Fastest Way to Copy Files

tar pipe

When you don't want to copy a whole file system, the experts agree that most efficient seems to be with a 'tar pipe'

From one disk to another on the same system:

(cd /src; tar cpf - .) | pv -trab -B 500M | (cd /dst; tar xpf -)

tar pipe netcat

Across the network, you can add netcat to the mix (as long as you don't need encryption) and it's still fairly expedient.

On the receiver: 
(change to the directory you want to receive the files or directories in)

nc -l 8989 | tar -xpf -

On the sender:
(change to the directory that has the file or directory - like 'pics' - in it)

tar -cf - pics | nc some.server 8989

NFS

If you already have a NFS server on one of the systems though, it's basically just as fast. At least in informal testing, it behaves more steadily as opposed to a tar pipe's higher peaks and lower troughs. A simple cp -a will suffice though for lots of little files a tar pipe still may be faster.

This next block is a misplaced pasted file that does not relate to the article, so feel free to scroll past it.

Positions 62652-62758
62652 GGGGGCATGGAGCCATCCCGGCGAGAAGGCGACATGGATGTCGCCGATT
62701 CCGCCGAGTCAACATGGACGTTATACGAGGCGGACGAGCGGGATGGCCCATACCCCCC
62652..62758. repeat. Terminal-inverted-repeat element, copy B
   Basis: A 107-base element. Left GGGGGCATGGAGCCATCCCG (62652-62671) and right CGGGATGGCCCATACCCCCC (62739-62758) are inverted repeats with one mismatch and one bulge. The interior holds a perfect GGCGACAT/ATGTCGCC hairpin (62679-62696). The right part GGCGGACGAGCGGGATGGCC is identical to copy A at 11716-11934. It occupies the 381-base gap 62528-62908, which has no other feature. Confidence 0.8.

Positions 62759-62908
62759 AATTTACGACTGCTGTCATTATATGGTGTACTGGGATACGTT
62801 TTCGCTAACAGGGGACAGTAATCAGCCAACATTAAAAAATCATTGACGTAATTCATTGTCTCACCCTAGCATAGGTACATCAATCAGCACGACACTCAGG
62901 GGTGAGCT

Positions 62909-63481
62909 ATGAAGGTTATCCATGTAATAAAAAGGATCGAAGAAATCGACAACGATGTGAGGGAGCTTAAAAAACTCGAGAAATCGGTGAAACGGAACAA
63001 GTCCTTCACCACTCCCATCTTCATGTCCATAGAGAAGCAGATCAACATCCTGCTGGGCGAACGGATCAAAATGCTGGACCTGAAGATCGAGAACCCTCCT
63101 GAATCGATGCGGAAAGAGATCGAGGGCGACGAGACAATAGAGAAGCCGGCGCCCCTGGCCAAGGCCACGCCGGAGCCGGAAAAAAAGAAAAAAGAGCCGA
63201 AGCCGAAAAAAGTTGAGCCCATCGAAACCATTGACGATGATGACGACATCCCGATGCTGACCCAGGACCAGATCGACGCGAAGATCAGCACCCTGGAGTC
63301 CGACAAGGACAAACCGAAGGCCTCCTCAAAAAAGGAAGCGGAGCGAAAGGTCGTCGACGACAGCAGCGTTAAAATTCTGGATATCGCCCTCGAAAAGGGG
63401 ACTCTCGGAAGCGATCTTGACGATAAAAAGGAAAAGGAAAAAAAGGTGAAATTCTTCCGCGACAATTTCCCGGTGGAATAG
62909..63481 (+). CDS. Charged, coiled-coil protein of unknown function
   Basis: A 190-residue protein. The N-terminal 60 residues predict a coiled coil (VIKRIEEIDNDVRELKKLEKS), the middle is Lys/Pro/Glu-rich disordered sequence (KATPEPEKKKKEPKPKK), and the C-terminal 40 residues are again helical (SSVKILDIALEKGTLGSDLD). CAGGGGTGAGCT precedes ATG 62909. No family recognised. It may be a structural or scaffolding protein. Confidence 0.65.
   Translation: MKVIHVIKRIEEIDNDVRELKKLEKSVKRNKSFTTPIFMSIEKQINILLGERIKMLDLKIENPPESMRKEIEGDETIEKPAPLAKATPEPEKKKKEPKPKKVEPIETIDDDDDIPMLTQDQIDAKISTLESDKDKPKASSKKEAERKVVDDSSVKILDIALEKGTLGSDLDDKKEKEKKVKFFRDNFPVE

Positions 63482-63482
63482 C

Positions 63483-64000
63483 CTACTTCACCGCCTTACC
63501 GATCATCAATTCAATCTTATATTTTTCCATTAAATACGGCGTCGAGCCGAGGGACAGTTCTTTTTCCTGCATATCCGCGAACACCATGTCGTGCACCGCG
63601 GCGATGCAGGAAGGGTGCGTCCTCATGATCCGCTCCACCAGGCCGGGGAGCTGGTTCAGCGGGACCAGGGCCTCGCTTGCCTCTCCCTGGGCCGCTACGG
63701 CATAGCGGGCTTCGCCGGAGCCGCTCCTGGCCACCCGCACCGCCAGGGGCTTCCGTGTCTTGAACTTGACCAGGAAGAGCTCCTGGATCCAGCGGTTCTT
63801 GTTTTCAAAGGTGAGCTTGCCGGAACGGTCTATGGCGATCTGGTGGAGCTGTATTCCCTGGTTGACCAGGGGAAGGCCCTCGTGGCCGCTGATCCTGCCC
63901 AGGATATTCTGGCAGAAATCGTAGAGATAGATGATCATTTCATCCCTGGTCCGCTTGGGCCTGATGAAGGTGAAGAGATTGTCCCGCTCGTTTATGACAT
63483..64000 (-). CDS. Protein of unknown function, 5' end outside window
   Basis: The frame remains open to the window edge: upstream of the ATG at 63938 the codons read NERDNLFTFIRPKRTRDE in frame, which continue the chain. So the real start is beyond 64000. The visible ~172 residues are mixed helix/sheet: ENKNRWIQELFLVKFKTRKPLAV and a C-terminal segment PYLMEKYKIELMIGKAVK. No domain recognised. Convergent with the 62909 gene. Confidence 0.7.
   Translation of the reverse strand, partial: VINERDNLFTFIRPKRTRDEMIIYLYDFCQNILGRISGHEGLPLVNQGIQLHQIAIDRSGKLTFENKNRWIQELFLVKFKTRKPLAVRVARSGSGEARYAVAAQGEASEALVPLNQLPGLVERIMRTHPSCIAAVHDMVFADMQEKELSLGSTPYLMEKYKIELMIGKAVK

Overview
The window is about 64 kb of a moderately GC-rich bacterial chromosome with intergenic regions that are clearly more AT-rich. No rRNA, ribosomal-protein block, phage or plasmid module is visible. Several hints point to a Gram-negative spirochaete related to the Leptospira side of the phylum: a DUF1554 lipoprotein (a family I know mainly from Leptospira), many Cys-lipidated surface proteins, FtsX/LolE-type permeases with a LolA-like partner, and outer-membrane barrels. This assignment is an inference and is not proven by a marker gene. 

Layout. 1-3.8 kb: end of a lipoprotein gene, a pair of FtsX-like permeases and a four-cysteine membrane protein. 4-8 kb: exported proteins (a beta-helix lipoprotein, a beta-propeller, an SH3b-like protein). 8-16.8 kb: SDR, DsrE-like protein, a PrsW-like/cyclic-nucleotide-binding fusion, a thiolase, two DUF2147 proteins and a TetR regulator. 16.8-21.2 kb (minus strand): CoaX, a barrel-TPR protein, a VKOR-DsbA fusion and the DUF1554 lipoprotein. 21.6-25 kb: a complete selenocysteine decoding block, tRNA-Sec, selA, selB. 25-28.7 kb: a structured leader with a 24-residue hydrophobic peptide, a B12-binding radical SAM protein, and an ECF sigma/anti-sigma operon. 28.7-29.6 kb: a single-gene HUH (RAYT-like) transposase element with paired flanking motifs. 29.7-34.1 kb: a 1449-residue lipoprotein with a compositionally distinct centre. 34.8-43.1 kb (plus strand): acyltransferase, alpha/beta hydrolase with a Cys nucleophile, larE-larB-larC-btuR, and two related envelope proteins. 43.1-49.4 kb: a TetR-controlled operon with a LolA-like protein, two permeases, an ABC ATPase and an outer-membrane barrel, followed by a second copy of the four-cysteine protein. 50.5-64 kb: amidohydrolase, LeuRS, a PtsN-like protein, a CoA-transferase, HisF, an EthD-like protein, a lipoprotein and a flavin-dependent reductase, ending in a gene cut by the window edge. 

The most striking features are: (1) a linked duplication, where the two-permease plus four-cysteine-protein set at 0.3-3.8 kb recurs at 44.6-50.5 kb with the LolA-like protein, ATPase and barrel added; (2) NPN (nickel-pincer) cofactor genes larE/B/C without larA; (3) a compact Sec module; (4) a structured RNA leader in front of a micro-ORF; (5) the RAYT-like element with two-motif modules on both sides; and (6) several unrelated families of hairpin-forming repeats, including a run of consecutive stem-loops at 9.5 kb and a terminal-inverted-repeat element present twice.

rsync

rsync is generally best if you can or expect the transfer to be interrupted. In my testing, rsync achieved about 15% less throughput with about 10% more processor overhead



http://serverfault.com/questions/43014/copying-a-large-directory-tree-locally-cp-or-rsync
http://unix.stackexchange.com/questions/66647/faster-alternative-to-cp-a
http://serverfault.com/questions/18125/how-to-copy-a-large-number-of-files-quickly-between-two-servers

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